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Posts Tagged ‘launch’

Space Shuttle Atlantis Launch STS-132

Courtesy: NASA Space shuttle Atlantis is embarking on its final planned mission. During the 12-day flight, Atlantis and six astronauts will fly to the Intern…

NASA – Space Shuttle Atlantis STS-129 Mission Launch [2009] HD

STS-129 was a NASA Space Shuttle mission to the International Space Station (ISS). Atlantis was launched on November 16, 2009 at 14:28 EST, and landed at 09:…

From launch to landing: Luca’s Volare mission

Luca Parmitano was the first of ESA’s class of 2009 astronauts to visit the International Space Station. In his own words, this summary of his five-month mis…

Weekly Space Hangout – December 20, 2013: Gaia Launch, Apollo 8 & Emergency Spacewalks

Host: Fraser Cain Guests: Nicole Gugliucci, Jason Major, Amy Shira Teitel, David Dickinson, Elizabeth Howell Today’s topics! Jason: Gaia Launches to Map the …

Which video game is getting the most overrated hype for Q4 launch?

MW3, Batman Arkam City, uncharted 3, or elder scrolls.

For me I say elder scrolls because I have heard numerous fanboys of the game saying it will win GOTY hands down and all other games are inferior to it.
Forgot to add in battlefield 3

STS-127 Launch HD

NASA’S SHUTTLE ENDEAVOUR LAUNCHES TO COMPLETE JAPANESE MODULE CAPE CANAVERAL, Fla. — Space shuttle Endeavour and its seven-member crew launched at 6:03 pm EDT Wednesday from NASA’s Kennedy Space Center in Florida. The mission will deliver the final segment to the Japan Aerospace Exploration Agency’s Kibo laboratory and a new crew member to the International Space Station. Endeavour’s 16-day mission includes five spacewalks and the installation of two platforms outside the Japanese module. One platform is permanent and will allow experiments to be directly exposed to space. The other is an experiment storage pallet that will be detached and returned with the shuttle. During the mission, Kibo’s robotic arm will transfer three experiments from the pallet to the exposed platform. Future experiments also can be moved to the platform from the inside of the station using the laboratory’s airlock. Shortly before liftoff, Commander Mark Polansky thanked the teams that helped make the launch possible. “Endeavour has patiently waited for this,” said Polansky. “We’re ready to go, and we’re going to take all of you with us on a great mission.”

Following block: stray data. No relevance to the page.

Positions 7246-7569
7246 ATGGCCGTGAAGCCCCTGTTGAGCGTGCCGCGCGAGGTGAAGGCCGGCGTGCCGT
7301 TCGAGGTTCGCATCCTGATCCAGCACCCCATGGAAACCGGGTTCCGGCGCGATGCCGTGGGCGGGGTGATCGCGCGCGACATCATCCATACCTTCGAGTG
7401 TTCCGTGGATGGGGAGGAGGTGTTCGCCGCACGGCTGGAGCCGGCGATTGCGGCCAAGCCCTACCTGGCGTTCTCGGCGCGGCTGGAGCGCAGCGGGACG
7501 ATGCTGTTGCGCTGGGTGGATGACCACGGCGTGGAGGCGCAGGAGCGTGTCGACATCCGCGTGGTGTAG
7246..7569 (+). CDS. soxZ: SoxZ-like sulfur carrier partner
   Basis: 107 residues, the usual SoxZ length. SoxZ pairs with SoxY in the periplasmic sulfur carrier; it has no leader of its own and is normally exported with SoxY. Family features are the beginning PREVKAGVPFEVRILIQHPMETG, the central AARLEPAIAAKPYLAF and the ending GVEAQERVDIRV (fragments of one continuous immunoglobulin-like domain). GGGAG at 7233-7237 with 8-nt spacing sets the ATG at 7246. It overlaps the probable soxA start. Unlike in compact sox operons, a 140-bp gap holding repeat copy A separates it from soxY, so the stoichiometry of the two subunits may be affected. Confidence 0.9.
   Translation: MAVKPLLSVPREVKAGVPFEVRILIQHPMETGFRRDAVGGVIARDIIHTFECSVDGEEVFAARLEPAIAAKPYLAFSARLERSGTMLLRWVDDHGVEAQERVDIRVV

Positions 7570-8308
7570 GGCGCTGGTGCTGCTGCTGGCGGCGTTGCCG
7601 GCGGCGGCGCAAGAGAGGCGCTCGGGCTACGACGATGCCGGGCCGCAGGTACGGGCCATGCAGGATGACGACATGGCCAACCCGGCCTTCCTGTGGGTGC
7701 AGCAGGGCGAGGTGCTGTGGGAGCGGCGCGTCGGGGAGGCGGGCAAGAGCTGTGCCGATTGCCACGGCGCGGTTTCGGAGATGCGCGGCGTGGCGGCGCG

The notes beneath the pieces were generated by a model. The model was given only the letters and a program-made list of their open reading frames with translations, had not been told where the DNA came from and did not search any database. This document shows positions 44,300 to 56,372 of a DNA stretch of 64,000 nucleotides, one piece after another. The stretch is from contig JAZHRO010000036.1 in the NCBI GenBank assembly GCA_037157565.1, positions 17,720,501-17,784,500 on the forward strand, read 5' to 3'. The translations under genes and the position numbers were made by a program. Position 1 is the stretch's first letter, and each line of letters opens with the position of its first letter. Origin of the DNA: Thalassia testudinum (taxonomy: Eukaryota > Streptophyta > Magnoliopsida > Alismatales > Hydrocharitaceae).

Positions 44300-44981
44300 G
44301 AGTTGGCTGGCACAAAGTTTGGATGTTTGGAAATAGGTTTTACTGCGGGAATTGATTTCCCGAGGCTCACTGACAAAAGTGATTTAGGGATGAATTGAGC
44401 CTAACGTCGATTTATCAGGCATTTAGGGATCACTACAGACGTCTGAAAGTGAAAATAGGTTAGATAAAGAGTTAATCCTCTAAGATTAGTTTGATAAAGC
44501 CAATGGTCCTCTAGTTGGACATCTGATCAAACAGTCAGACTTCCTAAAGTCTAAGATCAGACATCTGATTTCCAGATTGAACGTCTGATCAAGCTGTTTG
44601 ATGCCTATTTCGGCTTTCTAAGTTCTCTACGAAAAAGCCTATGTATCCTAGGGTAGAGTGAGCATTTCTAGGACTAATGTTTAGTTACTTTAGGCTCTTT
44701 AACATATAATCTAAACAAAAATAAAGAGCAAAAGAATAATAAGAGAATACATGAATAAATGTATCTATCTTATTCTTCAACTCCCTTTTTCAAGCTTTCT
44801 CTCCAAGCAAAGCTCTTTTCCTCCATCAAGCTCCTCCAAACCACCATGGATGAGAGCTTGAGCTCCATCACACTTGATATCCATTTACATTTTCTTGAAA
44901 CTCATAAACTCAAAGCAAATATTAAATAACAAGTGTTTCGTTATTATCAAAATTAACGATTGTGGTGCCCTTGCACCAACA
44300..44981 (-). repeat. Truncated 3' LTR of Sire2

Soyuz TMA-16 Launch to the ISS from Baikonur

September 30, 2009 – Baikonur Cosmodrome. Flight Engineers Jeffrey Williams and Maxim Suraev of the 21st International Space Station crew launched in their Soyuz TMA-16 spacecraft from the Baikonur Cosmodrome in Kazakhstan at 3:14 am EDT Wednesday to begin a six-month stay in space. Less than 10 minutes after launch their spacecraft reached orbit, and its antennas and solar arrays were deployed shortly afterward. With Williams, a retired US Army colonel, and Suraev, a colonel in the Russian Air Force, is spaceflight participant Guy Laliberté, flying under an agreement between the Russian Federal Space Agency and Space Adventures, Ltd. Laliberté will depart the station with Expedition 20 crew members Commander Gennady Padalka and Flight Engineer Michael Barratt in their Soyuz TMA-14 on Oct. 10. Padalka and Barratt launched to the station on March 26. The Expedition 21 crew members will be welcomed by the Expedition 20 crew, including Flight Engineers Nicole Stott, Roman Romanenko, Robert Thirsk and Frank De Winne, who will transition to the Expedition 21 crew with the departure of Padalka and Barratt. With the inauguration of Expedition 21, De Winne of the European Space Agency will become the first European commander of the orbiting complex. Williams, 51, is making his third trip to the space station. His first flight was aboard space shuttle Atlantis on the STS-101 mission, which delivered and installed over 5000 pounds of equipment and supplies to the station in May